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Central nervous system dysfunction and erythrocyte guanosine triphosphate depletion in purine nucleoside phosphorylase deficiency.
  1. H A Simmonds,
  2. L D Fairbanks,
  3. G S Morris,
  4. G Morgan,
  5. A R Watson,
  6. P Timms,
  7. B Singh

    Abstract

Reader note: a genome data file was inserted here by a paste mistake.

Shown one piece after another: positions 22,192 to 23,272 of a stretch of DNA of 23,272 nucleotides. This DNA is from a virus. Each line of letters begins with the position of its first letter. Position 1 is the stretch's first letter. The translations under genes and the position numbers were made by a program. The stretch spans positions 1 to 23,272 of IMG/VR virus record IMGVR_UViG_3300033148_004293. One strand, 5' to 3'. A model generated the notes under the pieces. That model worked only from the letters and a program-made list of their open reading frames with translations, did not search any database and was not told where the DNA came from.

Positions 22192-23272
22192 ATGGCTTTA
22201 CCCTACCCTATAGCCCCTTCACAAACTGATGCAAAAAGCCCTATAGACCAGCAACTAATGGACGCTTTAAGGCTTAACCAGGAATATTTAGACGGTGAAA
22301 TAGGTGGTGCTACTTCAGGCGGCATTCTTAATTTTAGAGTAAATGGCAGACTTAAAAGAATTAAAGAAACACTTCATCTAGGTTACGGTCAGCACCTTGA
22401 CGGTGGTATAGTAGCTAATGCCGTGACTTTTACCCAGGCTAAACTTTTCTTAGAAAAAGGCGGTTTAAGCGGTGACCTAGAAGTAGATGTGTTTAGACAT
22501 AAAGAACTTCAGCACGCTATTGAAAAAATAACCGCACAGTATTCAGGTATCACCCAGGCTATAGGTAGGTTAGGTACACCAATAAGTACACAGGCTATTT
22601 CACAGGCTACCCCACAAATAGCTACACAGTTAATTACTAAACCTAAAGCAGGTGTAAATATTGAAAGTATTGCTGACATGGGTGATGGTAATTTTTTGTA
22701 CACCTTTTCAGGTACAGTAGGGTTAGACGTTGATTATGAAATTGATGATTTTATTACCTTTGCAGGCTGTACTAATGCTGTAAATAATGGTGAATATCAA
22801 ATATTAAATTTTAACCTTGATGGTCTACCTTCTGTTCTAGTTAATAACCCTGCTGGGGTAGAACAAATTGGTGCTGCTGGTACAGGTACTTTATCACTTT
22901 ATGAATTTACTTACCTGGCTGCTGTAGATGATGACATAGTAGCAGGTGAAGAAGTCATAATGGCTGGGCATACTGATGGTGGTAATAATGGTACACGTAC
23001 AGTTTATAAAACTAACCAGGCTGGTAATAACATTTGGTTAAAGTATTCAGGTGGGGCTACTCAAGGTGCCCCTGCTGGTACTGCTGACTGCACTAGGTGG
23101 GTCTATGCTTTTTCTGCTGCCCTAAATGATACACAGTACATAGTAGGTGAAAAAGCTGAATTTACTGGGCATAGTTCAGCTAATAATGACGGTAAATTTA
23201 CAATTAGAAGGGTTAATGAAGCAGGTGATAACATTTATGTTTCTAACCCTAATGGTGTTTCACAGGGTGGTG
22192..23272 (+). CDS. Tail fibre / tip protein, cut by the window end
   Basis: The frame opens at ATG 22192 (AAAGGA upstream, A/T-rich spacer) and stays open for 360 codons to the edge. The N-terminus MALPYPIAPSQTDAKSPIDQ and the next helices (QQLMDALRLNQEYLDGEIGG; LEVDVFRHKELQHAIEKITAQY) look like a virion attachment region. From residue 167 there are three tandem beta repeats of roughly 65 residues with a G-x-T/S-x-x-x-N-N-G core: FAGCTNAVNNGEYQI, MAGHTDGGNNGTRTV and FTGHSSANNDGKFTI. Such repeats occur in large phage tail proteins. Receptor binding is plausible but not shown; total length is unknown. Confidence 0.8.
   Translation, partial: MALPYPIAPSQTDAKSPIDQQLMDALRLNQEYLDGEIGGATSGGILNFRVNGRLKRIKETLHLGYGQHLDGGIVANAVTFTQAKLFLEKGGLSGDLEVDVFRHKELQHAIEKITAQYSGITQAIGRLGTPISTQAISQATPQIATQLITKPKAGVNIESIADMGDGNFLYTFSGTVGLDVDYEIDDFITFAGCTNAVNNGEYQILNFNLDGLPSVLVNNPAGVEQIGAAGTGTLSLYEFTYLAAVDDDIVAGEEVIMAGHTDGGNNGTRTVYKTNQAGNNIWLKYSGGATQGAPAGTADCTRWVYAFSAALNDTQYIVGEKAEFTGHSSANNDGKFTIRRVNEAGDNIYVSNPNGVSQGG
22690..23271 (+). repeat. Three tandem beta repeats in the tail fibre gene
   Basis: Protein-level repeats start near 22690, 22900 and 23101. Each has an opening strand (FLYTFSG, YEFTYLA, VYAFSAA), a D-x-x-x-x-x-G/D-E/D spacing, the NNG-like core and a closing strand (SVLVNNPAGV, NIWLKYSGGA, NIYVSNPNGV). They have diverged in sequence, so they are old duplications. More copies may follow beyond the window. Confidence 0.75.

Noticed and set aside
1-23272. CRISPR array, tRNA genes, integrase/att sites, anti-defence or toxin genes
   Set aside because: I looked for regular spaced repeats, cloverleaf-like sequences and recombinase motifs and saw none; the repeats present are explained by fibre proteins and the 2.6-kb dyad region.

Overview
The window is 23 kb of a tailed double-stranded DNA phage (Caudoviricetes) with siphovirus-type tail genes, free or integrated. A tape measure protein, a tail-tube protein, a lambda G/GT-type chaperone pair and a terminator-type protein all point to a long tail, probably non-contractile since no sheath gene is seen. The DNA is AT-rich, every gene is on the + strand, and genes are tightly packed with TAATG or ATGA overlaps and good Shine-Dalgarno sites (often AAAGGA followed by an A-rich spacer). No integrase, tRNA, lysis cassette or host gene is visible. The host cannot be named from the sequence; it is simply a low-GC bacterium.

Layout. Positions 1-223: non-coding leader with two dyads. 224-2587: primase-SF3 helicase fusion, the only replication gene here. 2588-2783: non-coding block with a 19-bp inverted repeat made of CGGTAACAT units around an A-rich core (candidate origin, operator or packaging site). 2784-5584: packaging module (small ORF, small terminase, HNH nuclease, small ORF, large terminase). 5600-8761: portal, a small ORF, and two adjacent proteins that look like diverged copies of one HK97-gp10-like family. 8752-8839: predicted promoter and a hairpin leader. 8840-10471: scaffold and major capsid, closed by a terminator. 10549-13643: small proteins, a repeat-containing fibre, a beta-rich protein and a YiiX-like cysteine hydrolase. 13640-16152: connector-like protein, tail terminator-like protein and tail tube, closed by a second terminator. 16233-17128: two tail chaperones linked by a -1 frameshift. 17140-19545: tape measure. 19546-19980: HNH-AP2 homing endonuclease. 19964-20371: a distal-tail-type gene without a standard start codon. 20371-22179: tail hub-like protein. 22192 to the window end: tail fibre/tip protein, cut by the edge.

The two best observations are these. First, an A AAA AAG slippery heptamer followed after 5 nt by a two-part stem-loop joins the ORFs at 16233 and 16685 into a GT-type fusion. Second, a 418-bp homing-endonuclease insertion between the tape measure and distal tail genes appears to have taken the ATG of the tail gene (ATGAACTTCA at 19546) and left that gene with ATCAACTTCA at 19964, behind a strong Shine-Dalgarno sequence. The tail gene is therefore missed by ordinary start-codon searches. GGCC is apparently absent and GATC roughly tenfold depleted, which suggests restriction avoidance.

Developmental retardation was a prominent clinical feature in six infants from three kindreds deficient in the enzyme purine nucleoside phosphorylase (PNP) and was present before development of T cell immunodeficiency. Guanosine triphosphate (GTP) depletion was noted in the erythrocytes of all surviving homozygotes and was of equivalent magnitude to that found in the Lesch-Nyhan syndrome (complete hypoxanthine-guanine phosphoribosyltransferase (HGPRT) deficiency). The similarity between the neurological complications in both disorders indicates that the two major clinical consequences of complete PNP deficiency have differing aetiologies: neurological effects resulting from deficiency of the PNP enzyme products, which are the substrates for HGPRT, leading to functional deficiency of this enzyme. immunodeficiency caused by accumulation of the PNP enzyme substrates, one of which, deoxyguanosine, is toxic to T cells. These studies show the need to consider PNP deficiency (suggested by the finding of hypouricaemia) in patients with neurological dysfunction, as well as in T cell immunodeficiency. They suggest an important role for GTP in normal central nervous system function.

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